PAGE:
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Picasso sets Auction Record at Christie’s

Tuesday, May 12, 2015

Yesterday, May 11, Christie’s played host to “One of the greatest moments in auction history,” when global president Jussi Pylkkänen presided over a sale that brought in $705,858,000 for just 34 lots. The event, titled Looking Forward to the Past, comprised several quality pieces, including a Claude Monet Houses of Parliament sunset scene, and broke several records for separate artists and for most expensive sculpture sold at auction (Alberto Giacometti’s L’Homme au Doigt).

However, the crown jewel of the collection was Pablo Picasso’s Les Femmes d’Alger (Version ‘0’), which brought in a whopping $179,365,000, making it the most expensive Picasso and work of art ever sold at auction.

PICASSO FEMMES D'ALGER © 2015 Estate of Pablo Picasso  Artists Rights Society (ARS), New York
Les Femmes d’Alger by Pablo Picasso


Firmly putting the days of paddle waving and shouting figures in the past, most of the bidding took place by house reps over their phones, the most exciting moment when Christie colleagues Gouzer and Gorvey battled over the Picasso, with their billionaire buyers lobbing figures in their ears. Attendees raised their phone cameras ready to film the deciding moment every time the gavel threatened to fall for Les Femmes. The painting eventually went to Gorvy, who was forced to raise Gouzer’s proposed $159.5 million by $500,000 for the win.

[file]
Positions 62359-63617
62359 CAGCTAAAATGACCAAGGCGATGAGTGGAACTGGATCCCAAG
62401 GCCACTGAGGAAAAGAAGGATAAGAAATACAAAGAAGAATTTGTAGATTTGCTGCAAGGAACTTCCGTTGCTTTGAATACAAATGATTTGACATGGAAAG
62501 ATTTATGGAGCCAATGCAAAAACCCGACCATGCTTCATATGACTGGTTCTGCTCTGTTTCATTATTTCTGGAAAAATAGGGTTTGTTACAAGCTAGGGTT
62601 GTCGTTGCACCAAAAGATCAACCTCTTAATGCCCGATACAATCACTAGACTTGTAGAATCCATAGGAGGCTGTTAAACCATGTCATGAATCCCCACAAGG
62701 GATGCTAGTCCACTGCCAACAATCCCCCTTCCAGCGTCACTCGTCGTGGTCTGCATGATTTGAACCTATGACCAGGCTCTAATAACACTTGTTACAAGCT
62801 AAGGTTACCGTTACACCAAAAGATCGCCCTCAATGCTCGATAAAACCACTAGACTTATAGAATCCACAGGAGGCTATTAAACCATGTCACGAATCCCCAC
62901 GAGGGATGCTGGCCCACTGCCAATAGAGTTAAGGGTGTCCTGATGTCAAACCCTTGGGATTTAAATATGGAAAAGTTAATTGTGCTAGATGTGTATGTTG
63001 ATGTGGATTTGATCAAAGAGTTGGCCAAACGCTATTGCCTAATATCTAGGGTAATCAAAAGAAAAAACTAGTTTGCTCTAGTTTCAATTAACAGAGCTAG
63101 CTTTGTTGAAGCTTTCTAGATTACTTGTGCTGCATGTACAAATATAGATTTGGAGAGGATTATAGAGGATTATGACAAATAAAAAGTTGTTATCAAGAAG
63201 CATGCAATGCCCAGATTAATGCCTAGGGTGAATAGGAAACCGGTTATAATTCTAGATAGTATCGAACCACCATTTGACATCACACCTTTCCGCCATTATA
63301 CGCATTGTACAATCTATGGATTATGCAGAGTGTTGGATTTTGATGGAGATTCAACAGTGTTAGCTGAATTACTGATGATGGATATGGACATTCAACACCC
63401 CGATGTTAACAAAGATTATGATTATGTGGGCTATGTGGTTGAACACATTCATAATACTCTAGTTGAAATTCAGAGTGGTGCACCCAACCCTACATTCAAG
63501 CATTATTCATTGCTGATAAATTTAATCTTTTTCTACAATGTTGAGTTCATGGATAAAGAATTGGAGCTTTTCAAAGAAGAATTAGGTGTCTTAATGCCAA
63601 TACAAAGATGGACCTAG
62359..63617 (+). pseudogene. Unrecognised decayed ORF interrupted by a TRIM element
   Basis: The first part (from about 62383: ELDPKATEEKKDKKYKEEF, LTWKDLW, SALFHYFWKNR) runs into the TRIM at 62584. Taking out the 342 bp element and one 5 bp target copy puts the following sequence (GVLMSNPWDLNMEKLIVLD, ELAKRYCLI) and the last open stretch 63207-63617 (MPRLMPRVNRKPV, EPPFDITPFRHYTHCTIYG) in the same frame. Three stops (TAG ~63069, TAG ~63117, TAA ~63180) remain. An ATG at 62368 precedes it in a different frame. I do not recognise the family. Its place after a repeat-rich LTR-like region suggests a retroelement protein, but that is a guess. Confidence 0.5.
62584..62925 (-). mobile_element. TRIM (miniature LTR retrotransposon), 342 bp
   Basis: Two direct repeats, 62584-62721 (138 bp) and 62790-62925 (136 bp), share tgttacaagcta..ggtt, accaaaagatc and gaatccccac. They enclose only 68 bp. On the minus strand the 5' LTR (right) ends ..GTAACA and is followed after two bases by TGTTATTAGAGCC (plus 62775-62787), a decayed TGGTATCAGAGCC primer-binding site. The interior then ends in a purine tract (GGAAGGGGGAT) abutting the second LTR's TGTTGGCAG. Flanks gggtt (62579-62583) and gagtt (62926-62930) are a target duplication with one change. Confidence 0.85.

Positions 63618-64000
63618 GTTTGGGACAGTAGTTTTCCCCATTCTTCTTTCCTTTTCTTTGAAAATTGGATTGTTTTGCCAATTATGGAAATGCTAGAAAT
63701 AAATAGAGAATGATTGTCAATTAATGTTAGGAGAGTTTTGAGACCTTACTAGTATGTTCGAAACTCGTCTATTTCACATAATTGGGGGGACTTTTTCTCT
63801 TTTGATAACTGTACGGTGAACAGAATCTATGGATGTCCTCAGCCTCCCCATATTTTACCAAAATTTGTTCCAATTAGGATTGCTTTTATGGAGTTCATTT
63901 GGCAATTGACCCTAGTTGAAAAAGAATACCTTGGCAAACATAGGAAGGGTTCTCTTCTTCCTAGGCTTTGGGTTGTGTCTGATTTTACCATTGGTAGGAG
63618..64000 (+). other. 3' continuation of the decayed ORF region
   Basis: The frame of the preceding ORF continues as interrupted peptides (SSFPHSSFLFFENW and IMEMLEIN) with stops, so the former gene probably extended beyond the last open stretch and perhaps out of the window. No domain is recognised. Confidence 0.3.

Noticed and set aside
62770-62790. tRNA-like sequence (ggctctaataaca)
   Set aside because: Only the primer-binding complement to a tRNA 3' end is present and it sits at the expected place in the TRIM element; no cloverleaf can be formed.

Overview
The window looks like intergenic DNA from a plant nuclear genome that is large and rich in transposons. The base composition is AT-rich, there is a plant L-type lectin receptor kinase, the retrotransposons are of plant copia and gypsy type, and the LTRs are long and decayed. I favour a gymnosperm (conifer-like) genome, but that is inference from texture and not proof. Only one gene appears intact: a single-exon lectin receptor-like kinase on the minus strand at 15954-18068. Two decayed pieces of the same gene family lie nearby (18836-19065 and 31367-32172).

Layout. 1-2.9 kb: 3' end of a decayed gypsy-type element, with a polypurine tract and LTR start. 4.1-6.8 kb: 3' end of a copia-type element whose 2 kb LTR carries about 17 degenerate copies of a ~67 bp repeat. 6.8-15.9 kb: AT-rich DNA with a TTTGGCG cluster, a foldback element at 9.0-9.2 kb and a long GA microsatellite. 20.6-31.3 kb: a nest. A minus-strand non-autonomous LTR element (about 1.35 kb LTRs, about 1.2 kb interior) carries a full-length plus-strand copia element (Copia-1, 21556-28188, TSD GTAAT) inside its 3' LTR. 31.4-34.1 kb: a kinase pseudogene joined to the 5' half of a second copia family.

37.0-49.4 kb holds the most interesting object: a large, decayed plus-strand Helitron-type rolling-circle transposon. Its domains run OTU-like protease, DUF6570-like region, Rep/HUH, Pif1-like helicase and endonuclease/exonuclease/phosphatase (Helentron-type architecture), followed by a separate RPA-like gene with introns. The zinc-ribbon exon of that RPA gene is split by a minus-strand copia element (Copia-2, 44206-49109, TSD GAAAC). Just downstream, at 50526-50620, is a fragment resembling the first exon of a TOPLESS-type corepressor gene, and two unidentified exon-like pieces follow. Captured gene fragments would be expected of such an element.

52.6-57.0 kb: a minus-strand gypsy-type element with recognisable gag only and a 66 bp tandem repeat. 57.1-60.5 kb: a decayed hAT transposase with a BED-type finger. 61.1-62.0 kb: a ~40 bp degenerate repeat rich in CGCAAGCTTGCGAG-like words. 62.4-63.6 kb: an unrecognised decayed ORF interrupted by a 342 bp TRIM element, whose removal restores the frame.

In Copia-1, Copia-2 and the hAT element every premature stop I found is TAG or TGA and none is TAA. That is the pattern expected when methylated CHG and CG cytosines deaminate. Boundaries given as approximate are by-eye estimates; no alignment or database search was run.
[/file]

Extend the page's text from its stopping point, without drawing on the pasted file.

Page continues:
This sale is the latest in a high-money streak for Christie’s, who in 2013 sold the second most expensive work of art sold at auction (topped by the Picasso) Francis Bacon’s Three Studies of Lucian Freud.

Houses of Parliament by Claude Monet

Other works of art available in the sale included: Urs Fischer’s cast-wax sculpture of Rudolf Stingel (2011); Picasso’s Buste de Femme (Femme à la Résille) (1938); Lucio Fontana’s Concetto Spaziale, Attese (1965); Cady Noland’s steel cutout Bluewald (1989); and pieces by Chaim Soutine, Peter Doig, and Jean Dubuffet. The only buy-in was an untitled hanging mobile by Alexander Calder.

For information about Christie’s upcoming auctions go to:




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